Peronsal Notes

Above the dictionary itself, I will collect my thoughts about the project as it goes on. Click here to skip down to the dictionary!

pre-project shpil

Making this dictionary is going to challenge me. I have all the content words in pu (+tonsi +soko +leko) to define here. For some of these words, I’m not sure how I define them. This project is for two things:

  1. Having the dictionary I described in my semantic spaces essay seems like it’ll be a really useful tool for toki ponists of many levels.
  2. Making this dictionary will help me figure out how I define these words and how the community defines them.

I want this project to be useful and accessible, so I’m going to start it. I’m not sure if I’ll finish it, but I really hope I do, because I think it’ll be worthwhile. I’m going to start with just a couple of easier words, and as I add more this document will get longer. If you have any gripes or personal thoughts about any of these words that don’t reflect what I’ve written, please share them with me so we can start a conversation.

Insights a Few Days in

As I’ve started writing entires, I’ve begun to realize something about the nature of toki pona words. Every word has some sort of innate quality or set of related innate qualities that describe/describes its entire semantic space. If an object has one of those qualities, it is considered part of that semantic space. If it has none of them, it is not. But this gives us power as speakers, and it’s a power that many proficient speakers already use. If we give anything one of the qualities of a word, it suddenly fits within that word’s semantic space. If I use my words to frame a lamp as a protrusion on a surface, I can call it a nena. If I use my words to frame a frisbee to be a bird, I can call it a waso. Of course, these things don’t normally fit into these semantic spaces, but they can if you frame them that way.

I’ve found that what my project really is is to find those qualities I described above for each content word. This seems like it’s going to be significantly harder than I thought but it’s going to be worth it. Every entry I write will probably exist parallel to a community discussion, and I’ll have a lot of people to thank, but getting all their permission will be difficult so if you participated in one of these discussions, please let me know and I'll credit you.

a quick clarification

I'm going to clarify which words will be in this dictionary, for clarity. I will include all pu words except for the particles (a anu e en la li pi o), the pronouns (mi sina ona ni seme), the animal words (akesi kala waso soweli pipi), and the color words (jelo, loje, laso, and walo), taso and ala, as well as the word "pona". I'll include tonsi in my dictionary, though. That leaves 96 words in this dictionary. I'm choosing to write about all of these categories as supplemental essays to be included with the dictionary, but they won't have their own entries.

I'll talk about the pronouns together: I'll explain how their semantic spaces depend entirely on context. I haven't decided what to do with the animal words yet, but perhaps I'll ask some community members to describe edge cases and talk about common trends that can help describe the animal words without an Englishy lense. I'll do something similar for the color words (I don't consider pimeja to be a color word). ala and taso's main functions are as modifiers, so putting them in a list of dissimilar content words seems misguided, so I'll write about them (and kin) in their own section. Finally, I've already written an essay about pona.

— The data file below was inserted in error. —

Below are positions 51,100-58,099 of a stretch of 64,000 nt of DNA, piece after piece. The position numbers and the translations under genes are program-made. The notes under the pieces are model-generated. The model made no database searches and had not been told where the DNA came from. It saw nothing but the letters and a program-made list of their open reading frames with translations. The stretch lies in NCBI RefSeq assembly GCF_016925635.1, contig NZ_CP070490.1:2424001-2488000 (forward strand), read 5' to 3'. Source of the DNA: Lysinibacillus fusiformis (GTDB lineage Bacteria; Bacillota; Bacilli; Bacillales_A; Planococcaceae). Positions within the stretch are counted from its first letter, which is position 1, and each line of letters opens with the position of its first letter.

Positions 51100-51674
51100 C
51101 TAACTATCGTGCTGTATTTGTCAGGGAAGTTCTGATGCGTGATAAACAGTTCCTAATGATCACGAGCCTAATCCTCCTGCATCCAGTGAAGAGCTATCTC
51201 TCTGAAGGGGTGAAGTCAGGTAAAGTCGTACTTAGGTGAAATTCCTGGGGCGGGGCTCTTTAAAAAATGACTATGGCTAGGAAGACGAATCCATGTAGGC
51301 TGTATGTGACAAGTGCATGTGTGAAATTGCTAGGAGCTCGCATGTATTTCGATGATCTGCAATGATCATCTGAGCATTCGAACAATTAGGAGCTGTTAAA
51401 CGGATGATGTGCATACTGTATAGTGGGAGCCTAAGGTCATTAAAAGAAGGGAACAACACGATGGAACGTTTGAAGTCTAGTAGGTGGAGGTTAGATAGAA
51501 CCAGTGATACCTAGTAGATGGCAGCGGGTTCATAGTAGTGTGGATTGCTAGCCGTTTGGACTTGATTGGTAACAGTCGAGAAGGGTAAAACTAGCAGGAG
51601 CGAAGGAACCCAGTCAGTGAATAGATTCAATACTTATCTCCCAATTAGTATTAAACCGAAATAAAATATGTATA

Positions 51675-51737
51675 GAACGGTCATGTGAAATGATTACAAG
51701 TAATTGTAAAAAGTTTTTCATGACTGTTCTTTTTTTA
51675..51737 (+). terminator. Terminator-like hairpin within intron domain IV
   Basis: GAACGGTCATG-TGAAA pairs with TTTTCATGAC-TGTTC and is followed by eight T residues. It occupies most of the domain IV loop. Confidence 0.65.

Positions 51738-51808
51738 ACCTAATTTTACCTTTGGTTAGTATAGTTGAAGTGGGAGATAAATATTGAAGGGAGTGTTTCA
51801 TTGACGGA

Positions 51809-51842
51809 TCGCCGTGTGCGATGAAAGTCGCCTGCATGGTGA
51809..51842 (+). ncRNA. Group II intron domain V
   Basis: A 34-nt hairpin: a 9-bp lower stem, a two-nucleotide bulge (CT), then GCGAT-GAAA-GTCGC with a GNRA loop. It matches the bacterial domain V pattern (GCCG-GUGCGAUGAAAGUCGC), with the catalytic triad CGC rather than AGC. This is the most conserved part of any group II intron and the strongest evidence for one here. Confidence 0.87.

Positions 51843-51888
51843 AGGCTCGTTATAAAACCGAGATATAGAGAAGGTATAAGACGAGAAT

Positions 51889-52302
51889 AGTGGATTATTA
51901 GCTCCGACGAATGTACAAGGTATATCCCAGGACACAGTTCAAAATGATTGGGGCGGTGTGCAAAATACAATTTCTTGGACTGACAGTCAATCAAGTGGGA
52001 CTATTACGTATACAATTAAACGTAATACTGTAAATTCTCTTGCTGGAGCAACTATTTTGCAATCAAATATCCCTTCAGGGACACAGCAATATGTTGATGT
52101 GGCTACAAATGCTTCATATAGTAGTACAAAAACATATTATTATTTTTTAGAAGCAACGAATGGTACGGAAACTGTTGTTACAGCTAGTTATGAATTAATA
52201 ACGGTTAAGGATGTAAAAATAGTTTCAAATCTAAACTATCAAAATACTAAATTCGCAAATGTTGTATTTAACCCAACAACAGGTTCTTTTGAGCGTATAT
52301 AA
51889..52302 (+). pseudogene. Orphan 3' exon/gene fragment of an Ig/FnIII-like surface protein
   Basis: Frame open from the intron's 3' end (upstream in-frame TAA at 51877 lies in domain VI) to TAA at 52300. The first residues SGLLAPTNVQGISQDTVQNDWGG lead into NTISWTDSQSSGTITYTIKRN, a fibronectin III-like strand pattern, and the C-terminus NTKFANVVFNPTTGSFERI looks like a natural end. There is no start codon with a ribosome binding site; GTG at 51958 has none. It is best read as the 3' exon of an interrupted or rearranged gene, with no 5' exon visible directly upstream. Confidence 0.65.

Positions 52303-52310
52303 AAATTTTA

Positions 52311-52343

clearer design goals

I've been thinking more about what I want this project to be, and I've realized something. I'm confident enough in my own usage for this to be a descriptive analysis of how I speak toki pona, and I'm confident enough that that analysis will be useful for everyone. That doesn't mean I don't want criticism, it just means I get the final say if it's just a difference of opinion. Some of my usages might be a bit weird, but for those I'll alter them to be more like what I see other people using.

A lot of what's preventing me from finishing this project as quickly as I'd like is that I'm trying to make it too many things. I want it to reflect what I think the language should be, I want it to be something that toki ponists I respect can agree with, and I want it to be something that reflects toki pona as it's used. But I can't have all of those, and I didn't even realize that I was trying to get all of them. So, I hope these thoughts will help me moving forward.


It's been quite a while since I've actually worked on this! I'm starting back up again, and my knowledge of toki pona has deepend profoundly between the time I started working on this project and now. I'm now going to include all pu words except for words that are only grammatical. That brings our total up to 113, plus tonsi makes it 114. For the time being, this is the number I'm going with. Perhaps I will make a seperate list for grammatical particles. This dictionary is, though, first and foremost a semantic dictionary. It will describe how the words are used, how they could be used, and what makes something fit into a word's semantic space. Ideally this will be a valuable tool for people of all toki pona speaking levels.

I'd also like to make clear that I plan on rewriting this intro shpil. It's rambly and no dates are marked. I think I'll just change it to describe the function of the dictionary.